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Wonderful Method of Construction Employed in Modern Labor, Utopia,
where it takes years to make a single instrument.
VERY now and then some sociologist discovers a certain labor Utopia, whose abiding place is in the Middle Western States. The said Utopia is a giant
factory where hundreds are employed and where the workers are treated much as members of one big family. Hardly a newspaper or magazine in the whole country but which has at times commented upon the existence of the great Western factory, dwelling at length upon the fellowship that exists among all the
cleanest factories in the world.
REMARKABLE CONDITIONS OF MANUFACTURE. Everyone, of course, knows the international reputation of the Steinway piano, although but few know of how it is made and under what remarkable conditions it is prepared for the grand service to which it is eventually put. It will therefore be the object of this article to carry the reader through the wonderful workrooms of the Steinway model factories, showing as clearly as possible just what goes into a Steinway piano and why its place of manufacture is the certain realization of the Utopian dream.
There are three Steinway factories in New York. Two of them are located at Steinway, Long Island, a booming little town just opposite and paralleling the Upper eastern section of Manhattan. The site of Steinway comprises about four hundred acres, which in mense tract was purchased by the original Steinway about fifty years ago. At that time the ground was only nominal in value, but to-day it is worth millions of dollars.
THE PIANO'S ORIGINAL HOME. The third factory, which was the original Steinway factory, is located in Manhattan, at the corner of Fifty-third Street and Park Avenue. It has been standing for fifty years, and, although at one time all Steinway pianos were manufactured under its roof, it is now used only as a finishing factory, while the operation of manufacture begins at Steinway, at what is known as the Riker Avenue factory. From this factory it proceeds to the Ditmars Avenue factory, which is a mile distant, and thence to the Manhattan finishing factory.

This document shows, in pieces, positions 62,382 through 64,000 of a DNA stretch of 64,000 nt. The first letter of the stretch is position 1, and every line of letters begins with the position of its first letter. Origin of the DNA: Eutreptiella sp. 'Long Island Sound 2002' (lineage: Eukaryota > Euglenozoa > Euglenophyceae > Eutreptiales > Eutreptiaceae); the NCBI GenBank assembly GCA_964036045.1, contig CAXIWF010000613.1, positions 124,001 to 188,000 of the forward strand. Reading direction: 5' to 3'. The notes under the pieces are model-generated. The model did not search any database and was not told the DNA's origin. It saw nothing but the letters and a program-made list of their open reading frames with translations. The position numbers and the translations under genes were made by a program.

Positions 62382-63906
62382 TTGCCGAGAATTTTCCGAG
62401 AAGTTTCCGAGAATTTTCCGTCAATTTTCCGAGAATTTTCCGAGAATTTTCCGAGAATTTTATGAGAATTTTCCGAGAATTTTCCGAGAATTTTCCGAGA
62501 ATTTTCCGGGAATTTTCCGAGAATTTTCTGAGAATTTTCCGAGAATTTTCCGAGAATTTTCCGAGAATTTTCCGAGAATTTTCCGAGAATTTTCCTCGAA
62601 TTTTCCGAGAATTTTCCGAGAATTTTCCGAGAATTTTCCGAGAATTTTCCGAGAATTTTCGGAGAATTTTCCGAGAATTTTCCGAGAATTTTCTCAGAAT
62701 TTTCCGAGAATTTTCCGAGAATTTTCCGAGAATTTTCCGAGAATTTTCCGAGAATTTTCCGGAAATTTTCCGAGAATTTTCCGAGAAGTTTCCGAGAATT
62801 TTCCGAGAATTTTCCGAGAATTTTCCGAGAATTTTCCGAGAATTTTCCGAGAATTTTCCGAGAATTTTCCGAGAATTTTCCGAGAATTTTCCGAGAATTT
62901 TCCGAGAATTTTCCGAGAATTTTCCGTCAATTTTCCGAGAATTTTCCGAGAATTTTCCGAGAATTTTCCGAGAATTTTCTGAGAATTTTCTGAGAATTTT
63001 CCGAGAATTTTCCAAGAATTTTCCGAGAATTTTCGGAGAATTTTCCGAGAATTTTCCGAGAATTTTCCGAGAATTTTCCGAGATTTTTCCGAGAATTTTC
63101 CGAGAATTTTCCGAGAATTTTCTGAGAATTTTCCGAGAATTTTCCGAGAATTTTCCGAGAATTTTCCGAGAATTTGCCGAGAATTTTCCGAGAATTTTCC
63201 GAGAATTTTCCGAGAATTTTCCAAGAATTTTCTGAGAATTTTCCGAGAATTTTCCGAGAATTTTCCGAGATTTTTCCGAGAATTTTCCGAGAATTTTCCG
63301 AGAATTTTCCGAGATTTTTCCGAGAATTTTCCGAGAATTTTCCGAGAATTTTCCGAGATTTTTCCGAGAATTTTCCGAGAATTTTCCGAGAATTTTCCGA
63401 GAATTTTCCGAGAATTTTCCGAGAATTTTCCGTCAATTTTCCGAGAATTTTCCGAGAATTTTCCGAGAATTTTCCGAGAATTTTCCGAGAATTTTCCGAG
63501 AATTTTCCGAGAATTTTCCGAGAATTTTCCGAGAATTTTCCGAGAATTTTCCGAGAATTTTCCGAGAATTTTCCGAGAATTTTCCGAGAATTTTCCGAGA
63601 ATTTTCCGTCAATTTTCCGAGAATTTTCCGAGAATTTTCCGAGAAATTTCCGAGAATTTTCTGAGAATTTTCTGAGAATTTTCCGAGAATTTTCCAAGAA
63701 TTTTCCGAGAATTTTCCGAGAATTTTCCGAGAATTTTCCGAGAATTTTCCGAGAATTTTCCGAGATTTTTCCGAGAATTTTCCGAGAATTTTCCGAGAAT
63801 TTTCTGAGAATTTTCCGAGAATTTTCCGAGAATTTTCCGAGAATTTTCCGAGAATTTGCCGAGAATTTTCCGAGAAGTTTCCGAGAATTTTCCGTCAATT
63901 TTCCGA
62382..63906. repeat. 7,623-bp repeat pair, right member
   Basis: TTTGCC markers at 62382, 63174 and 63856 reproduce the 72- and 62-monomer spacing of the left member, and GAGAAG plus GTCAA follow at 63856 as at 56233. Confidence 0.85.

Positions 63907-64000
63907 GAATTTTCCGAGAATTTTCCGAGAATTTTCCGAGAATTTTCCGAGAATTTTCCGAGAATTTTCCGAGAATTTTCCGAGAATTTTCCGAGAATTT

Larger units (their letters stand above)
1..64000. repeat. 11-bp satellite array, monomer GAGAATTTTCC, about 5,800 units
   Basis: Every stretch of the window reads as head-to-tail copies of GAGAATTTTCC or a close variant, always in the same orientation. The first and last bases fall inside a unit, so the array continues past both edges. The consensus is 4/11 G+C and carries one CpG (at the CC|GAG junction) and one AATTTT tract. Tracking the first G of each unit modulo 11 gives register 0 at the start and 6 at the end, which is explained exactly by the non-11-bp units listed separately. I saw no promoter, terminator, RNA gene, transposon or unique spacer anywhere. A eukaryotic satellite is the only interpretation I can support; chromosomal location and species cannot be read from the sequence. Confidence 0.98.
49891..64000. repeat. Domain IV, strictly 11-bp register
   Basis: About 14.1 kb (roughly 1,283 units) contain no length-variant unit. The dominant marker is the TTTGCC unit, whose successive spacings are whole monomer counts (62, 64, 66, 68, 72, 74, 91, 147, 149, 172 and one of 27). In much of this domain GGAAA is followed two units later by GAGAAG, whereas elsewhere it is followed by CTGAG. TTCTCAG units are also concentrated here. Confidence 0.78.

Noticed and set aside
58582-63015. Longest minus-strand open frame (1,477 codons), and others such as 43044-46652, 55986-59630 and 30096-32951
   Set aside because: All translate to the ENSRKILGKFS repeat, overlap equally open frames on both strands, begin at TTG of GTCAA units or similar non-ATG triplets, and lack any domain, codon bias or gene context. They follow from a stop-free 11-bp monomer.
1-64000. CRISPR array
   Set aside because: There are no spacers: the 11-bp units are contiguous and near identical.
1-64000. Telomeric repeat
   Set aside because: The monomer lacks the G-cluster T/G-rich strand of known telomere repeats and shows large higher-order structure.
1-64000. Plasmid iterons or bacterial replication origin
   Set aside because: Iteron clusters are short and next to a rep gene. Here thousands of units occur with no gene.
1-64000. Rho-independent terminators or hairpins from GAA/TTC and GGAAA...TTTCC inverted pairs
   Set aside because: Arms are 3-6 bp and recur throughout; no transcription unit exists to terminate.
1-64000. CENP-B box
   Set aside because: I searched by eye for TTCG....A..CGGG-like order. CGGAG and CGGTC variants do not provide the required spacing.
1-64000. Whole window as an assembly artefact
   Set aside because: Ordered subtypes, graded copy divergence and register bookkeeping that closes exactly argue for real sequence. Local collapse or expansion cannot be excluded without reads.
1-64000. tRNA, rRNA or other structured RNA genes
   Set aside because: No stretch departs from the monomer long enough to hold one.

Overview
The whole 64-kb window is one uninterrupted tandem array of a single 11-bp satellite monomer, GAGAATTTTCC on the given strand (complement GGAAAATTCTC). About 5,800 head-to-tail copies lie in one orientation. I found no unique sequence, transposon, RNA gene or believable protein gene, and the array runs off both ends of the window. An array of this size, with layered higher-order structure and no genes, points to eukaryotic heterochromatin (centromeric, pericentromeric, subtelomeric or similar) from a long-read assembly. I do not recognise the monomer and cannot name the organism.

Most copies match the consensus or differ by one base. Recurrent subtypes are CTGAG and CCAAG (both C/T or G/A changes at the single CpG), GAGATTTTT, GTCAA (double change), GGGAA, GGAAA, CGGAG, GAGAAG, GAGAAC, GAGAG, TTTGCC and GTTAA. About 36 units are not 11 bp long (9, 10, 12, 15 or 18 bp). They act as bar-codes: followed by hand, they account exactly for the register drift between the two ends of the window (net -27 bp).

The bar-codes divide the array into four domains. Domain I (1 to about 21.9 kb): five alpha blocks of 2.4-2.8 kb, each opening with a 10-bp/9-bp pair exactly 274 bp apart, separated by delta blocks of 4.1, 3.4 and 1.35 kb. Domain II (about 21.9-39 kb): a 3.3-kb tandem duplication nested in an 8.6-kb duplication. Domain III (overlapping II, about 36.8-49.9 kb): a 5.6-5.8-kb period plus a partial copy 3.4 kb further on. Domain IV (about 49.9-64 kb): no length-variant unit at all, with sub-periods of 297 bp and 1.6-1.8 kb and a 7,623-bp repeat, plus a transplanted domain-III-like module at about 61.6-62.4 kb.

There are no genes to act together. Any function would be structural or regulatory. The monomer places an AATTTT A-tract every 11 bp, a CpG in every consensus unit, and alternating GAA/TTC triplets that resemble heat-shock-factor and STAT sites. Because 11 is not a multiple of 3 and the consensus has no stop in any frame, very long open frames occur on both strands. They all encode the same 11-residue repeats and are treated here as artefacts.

At the Riker Avenue factory site are also located the immense lumber yards of Steinway & Sons, possibly the most remarkable lumber yards in the world. It is well known, of course, that lumber composes the main parts of a piano, and consequently the utmost care is employed in its selection and care.
In the construction of the Steinway piano about twenty different kinds of lumber are used, and more than six million feet are always on hand in the yards. The method of seasoning the lumber is unique. It remains in the yards and sheds for from five to ten years before it is ready to be used for piano parts. This means that the manufacturers have constantly tied up in lumber alone a sum of money approximating half a million dollars. As the lumber is used, it is immediately replaced, so that at all times the yard is full.
COMPARED TO A MOTHER'S LOVE. The care taken of the Steinway lumber may be compared to that of a mother for a child. In the first place, it is a well-known fact among those conversant with the making of pianos that the house of Steinway pays a substantial bonus to owners of lumber yards for the privilege of having its buyers take their pick of the lumber before any one else has an opportunity to get at it. In this way the finest lumber is obtained exclusively by the Steinways.
The Steinway lumber buyers are no doubt the best judges of piano lumber in the world. They go into a lumber yard and examine every plank minutely. Seleeting just exactly what they want, they keep guard over it until it is delivered safely into the Steinway yards at the Riker Avenue factory. As soon as it reaches this destination each plank is recorded, just the same as a bank cashier would record dollars. Then the lumber is piled, and across the end of each plank a small strip of wood is nailed so that the plank is prevented from checking. In addition, the date of its reception is stamped upon the plank, as well as the name of the buyer.
REMAIN IN LUMBER YARDS FOR YEARS.
as perfect enough to start on their way through a seasoning shed, where they remain on an average of about two years, and thence through a series of drying kilns. After making the proper test, a test which is secret, by the way, in the drying kilns, the lumber is ready to become a part of a Steinway piano, but it is many months, and sometimes years, before it is finally put out as the finished Steinway piano.
It is little wonder, in view of the lumber preparation, that a Steinway piano lasts perfectly through several generations. In fact, a very considerable part of the reputation of the Steinway piano is based upon the preparatory treatment of lumber.'